Ayesha Naseem on a journey to make a change

January 30, 2020 | By

Karachi: Pakistan’s squad for next month’s ICC Women’s T20 World Cup includes an uncapped batter known for her ability to hit the ball hard and make the most of the Powerplay overs.

Ayesha Naseem rose to prominence in Skills2Shine U18 T20 Women Cricket Championship last November in which she scored 97 runs at an average of 48.50 in four matches and what put her on the selectors’ radar was the fact that she struck nine sixes.

She impressed in the recent National Triangular T20 Women’s Cricket Championship by scoring at a strike rate of over 206.

The 15-year-old batter belongs to Bagan, a village in Khyber Pakhtunkhwa. She was born in Karachi, where she developed interest in cricket, before moving to the village. Due to constraints, which kept her from pursuing cricket, Ayesha decided to move to Abbottabad.

“Whenever we start-off in life, we come across challenges and criticism. And, the same was true for me,” Ayesha told PCB digital. “From where I come from people don’t allow their daughters outside homes. When I had begun playing proper cricket, the people in my neighbourhood started to criticise that. They used to complain to my parents and asked them to stop me from playing. These were the challenges that I confronted, but that did not deter me. Rather, I took this as a challenge to progress further and it made me work more hard to achieve my goals.”

Despite these hurdles, Ayesha remained steadfast. She turned down the offers of moving to Lahore or Karachi and become an example for other women players. 

“I had received several offers from the coaches of Lahore and Karachi to move to these cities because the societal atmosphere did not allow me practice daily. But, I wanted to play cricket while staying in Abbottabad because I wanted to change how people think. I want people to send their daughters to the playing field because there is a lot of talent in them and they can achieve a lot. All they need is their parents’ trust.”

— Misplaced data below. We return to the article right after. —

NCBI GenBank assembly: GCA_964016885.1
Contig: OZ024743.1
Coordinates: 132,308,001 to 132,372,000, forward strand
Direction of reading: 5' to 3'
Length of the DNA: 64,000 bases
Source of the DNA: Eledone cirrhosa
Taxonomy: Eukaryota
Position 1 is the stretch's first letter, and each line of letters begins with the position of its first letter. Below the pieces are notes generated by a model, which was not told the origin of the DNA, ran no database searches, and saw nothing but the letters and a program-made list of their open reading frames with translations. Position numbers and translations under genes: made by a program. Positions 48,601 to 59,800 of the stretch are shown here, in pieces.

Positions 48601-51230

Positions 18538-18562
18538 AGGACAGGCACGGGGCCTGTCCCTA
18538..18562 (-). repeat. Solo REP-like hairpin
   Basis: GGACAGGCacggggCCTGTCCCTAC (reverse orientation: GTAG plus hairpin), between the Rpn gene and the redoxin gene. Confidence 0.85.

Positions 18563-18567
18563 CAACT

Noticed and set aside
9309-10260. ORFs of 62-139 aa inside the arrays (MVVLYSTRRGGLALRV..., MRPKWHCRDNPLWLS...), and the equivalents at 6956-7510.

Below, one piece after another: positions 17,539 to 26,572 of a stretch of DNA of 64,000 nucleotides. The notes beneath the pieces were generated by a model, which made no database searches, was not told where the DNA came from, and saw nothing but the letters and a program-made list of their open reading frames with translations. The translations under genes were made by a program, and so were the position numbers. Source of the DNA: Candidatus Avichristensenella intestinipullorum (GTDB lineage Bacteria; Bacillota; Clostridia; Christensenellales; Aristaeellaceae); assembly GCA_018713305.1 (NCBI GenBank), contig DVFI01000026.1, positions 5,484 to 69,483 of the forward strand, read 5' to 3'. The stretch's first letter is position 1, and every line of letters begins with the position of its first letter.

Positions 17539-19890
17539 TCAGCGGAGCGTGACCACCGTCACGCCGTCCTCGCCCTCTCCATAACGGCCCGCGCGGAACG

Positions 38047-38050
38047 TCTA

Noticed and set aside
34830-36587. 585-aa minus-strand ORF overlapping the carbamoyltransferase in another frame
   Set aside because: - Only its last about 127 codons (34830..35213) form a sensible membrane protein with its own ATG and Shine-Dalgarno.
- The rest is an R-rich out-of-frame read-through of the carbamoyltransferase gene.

It was Ayesha’s brother who introduced her to the game which developed into her passion. Growing up, she played cricket with boys which helped her develop a fast bat swing that now helps her to hit big sixes. 

“I was born in Karachi and spent my early days in the city. My brother used to take me along when he played cricket. When I grew up, he used to play with me. I started off my proper cricketing career in 2015 when I made my debut for Abbottabad region.

“I had been playing with boys from the start because of which I had a quick bat swing. That has worked in my favour as it turned me into a hard-hitting batter.”

Ayesha is set to make her T20I debut in the mega event. Does that give her any jitters?

“There is no pressure on me. Every player wants to play World Cup for their country but there are a few lucky ones who are able to do it. I consider myself very lucky. My selection has been on the basis of my ability to play aggressive cricket and I will look to fulfil my role by making the most of the Powerplay when I make my debut.”

The national women’s team will depart for Australia on 31 January. The Bismah Maroof-led unit begin their ICC Women’s T20 World Cup 2020 journey on 26 February against the West Indies Women. The take on England Women on February 28 after which they play South Africa Women and Thailand Women on 1 and 3 March.

Pakistan squad for the ICC Women’s T20 World Cup: 

Bismah Maroof (captain), Aimen Anwar, Aliya Riaz, Anam Amin, Ayesha Naseem, Diana Baig, Fatima Sana, Iram Javed, Javeria Khan, Muneeba Ali, Nida Dar, Omaima Sohail, Sadia Iqbal, Sidra Nawaz (wicketkeeper) and Syeda Aroob Shah

Officials: Syed Iqbal Imam (head coach), Saleem Jaffer (bowling coach), Amir Iqbal (fielding coach), Gemaal Hussain (strength & conditioning coach), Dr. Riffat Asghar Gill (physio), Aisha Jalil (team manager) and Zubair Ahmed (analyst).

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